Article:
Category Archives: Nature/Animals

The Hero of Little Street

By Gregory Rogers

Published by Roaring Book Press

Copyright © 2012

“The Hero of Little Street” is a colorful romp through art and time with a boy and a dog.

A young boy is playing in Trafalgar Square in front of the National Museum of London when, after an incident with a soccer ball and the three older boys who it belongs to, he quickly runs into said museum to hide. While there he spies many works of art. Little does he know he will soon become part of the works of art; at least for a little while anyway.

“The Hero of Little Street” takes us on a brief trip through the National Museum of London with the feature being the world and art of painter Jan Vermeer. The concept of travelling through art is interesting, but the delivery is uninspiring. As a wordless book the illustrations need to tell the story and keep the interest of the reader. The comic strip style does a good job of telling the story, but the art itself, while nice, is a little too subdued to keep my interest over multiple readings.

So you or your child will probably enjoy reading this book once, but requests for an encore are unlikely.

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Filed under Adventure, Art, Children's Picture Books, Fantasy, Historical, Nature/Animals

Larf (Must Read)

By Ashley Spires

Published by Kids Can Press

Copyright © 2012

I have always had an affinity for the Sasquatch legend. I will freely admit that there is a little part of me that believes that Sasquatch is out there. But even if they aren’t, to believe in them is to retain that sense of unexplainable wonderment in the natural world. So when I saw “Larf,” by Ashley Spires, in our latest children’s book order I knew I had to read it.

Larf, as you may have guessed, is a sasquatch. He likes the fact that no one knows he exists, and even when they see him they don’t really believe he exists. Larf is the only sasquatch in the world and he loves his privacy.

While reading the newspaper one day he reads an article that says that “a sasquatch is scheduled to make an appearance today in the nearby city of Hunderfitz.” Larf wonders how this could be, and then he wonders how this could affect him. Larf has no choice; he must go to Hunderfitz to see this sasquatch. Larf is in for a surprise.

The story of Larf is cute. As much as I hate the word “cute” there is no other word that fits. There is not deep layer of morality to this tale it is just cute. Sure you could look at it as a tale about getting out of your own head and letting others in so that we can make friends, but that is merely an aside to the cuteness.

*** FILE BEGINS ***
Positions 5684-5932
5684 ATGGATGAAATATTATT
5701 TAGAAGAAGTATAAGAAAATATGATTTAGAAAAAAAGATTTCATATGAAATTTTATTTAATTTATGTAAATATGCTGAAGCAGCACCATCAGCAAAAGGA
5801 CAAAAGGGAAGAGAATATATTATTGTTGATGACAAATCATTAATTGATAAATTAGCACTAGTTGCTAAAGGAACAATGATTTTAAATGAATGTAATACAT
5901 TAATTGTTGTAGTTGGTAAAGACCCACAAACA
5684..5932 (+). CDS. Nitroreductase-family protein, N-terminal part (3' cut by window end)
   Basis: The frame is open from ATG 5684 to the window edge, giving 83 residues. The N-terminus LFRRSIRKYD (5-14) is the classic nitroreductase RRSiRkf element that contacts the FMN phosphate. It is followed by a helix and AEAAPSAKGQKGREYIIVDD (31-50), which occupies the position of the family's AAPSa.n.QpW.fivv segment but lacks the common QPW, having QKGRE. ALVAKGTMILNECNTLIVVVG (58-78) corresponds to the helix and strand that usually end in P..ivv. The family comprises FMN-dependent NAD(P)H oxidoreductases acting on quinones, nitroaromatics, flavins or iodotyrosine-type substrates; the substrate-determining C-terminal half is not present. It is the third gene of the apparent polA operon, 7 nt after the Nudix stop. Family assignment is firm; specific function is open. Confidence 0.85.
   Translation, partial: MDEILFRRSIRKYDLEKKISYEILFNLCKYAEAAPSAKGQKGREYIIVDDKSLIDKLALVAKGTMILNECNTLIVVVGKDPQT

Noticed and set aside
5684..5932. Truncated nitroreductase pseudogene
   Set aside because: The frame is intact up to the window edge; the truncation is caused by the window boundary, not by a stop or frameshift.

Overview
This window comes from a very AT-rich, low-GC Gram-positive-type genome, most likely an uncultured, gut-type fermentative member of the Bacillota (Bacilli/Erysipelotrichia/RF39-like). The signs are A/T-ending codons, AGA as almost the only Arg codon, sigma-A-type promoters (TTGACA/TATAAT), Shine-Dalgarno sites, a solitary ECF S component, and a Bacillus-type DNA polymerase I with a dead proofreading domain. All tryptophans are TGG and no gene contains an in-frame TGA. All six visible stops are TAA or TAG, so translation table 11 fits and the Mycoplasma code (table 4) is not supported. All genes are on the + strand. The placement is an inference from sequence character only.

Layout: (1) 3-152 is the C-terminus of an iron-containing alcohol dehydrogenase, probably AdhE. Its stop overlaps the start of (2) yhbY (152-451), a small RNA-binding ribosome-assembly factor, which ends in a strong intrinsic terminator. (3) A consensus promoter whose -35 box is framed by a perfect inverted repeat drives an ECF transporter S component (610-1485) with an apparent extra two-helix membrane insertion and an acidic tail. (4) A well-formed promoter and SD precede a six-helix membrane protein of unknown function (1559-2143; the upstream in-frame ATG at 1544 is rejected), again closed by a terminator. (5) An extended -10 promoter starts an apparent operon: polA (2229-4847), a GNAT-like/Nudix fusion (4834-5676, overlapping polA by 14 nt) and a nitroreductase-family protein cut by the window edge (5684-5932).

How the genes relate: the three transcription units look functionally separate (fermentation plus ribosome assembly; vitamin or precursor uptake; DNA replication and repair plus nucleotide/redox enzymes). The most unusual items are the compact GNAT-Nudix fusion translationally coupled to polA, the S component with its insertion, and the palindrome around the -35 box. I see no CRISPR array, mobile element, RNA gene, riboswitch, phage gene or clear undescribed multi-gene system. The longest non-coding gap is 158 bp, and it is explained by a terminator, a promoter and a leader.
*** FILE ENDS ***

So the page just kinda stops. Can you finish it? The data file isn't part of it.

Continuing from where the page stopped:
Fortunately, “cute” is not the only thing that “Larf” has going for it. This story is very humorous. Most of this humor shows up in the illustrations. Spires’ line art is reminiscent of the work of Craig Bartlett on the Nickelodeon cartoon “Hey, Arnold” (which I loved), but she lightens it up and makes it more whimsical and fluffy with her use of what seems to be water color. The funny comes not just in her way of drawing people and Larf, but in the way she juxtaposes the text of the story with the illustrations. For instance when we read “Larf knows no one would ever leave him alone if they found out he was real.” And then we see an illustration with his face on the cover of magazines, newspapers, and tabloids with the addition of a book featuring his pet bunny Eric on the cover with the title “Bigfoot’s Bunny: Shocking Tell-All Memoir.” It made me laugh.

This book will definitely get five stars on my book sharing accounts. It will be a welcome addition to the story time rotation for children’s groups or individual children ages 3 and up.

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Filed under Children's Picture Books, Fantasy, Folklore, Friends, Nature/Animals

A Hen for Izzy Pippik

By Aubrey Davis

Illustrated by Marie Lafrance

Published by Kids Can Press

 

A folksy multicultural tale of honesty and integrity replete with chickens, but no chicken soup or fricassee for you, these are Izzy Pippik’s chickens.

Shaina lives in a poor village. One day she finds a beautiful hen at her doorstep and she learns that it belongs to Izzy Pippik. Even though her family wants to eat it, she knows that she should save it for Izzy Pippik because he will surely return for such a fine chicken. Her family relents, but when the hen has many chicks, and the chicks have chicks of their own, they become a nuisance to her family and to the whole town. Shaina still believes she must care for the chickens until their owner returns. Slowly though, the town begins to like the chickens because they returned good fortune to the town, but will Izzy Pippik ever return for his chickens?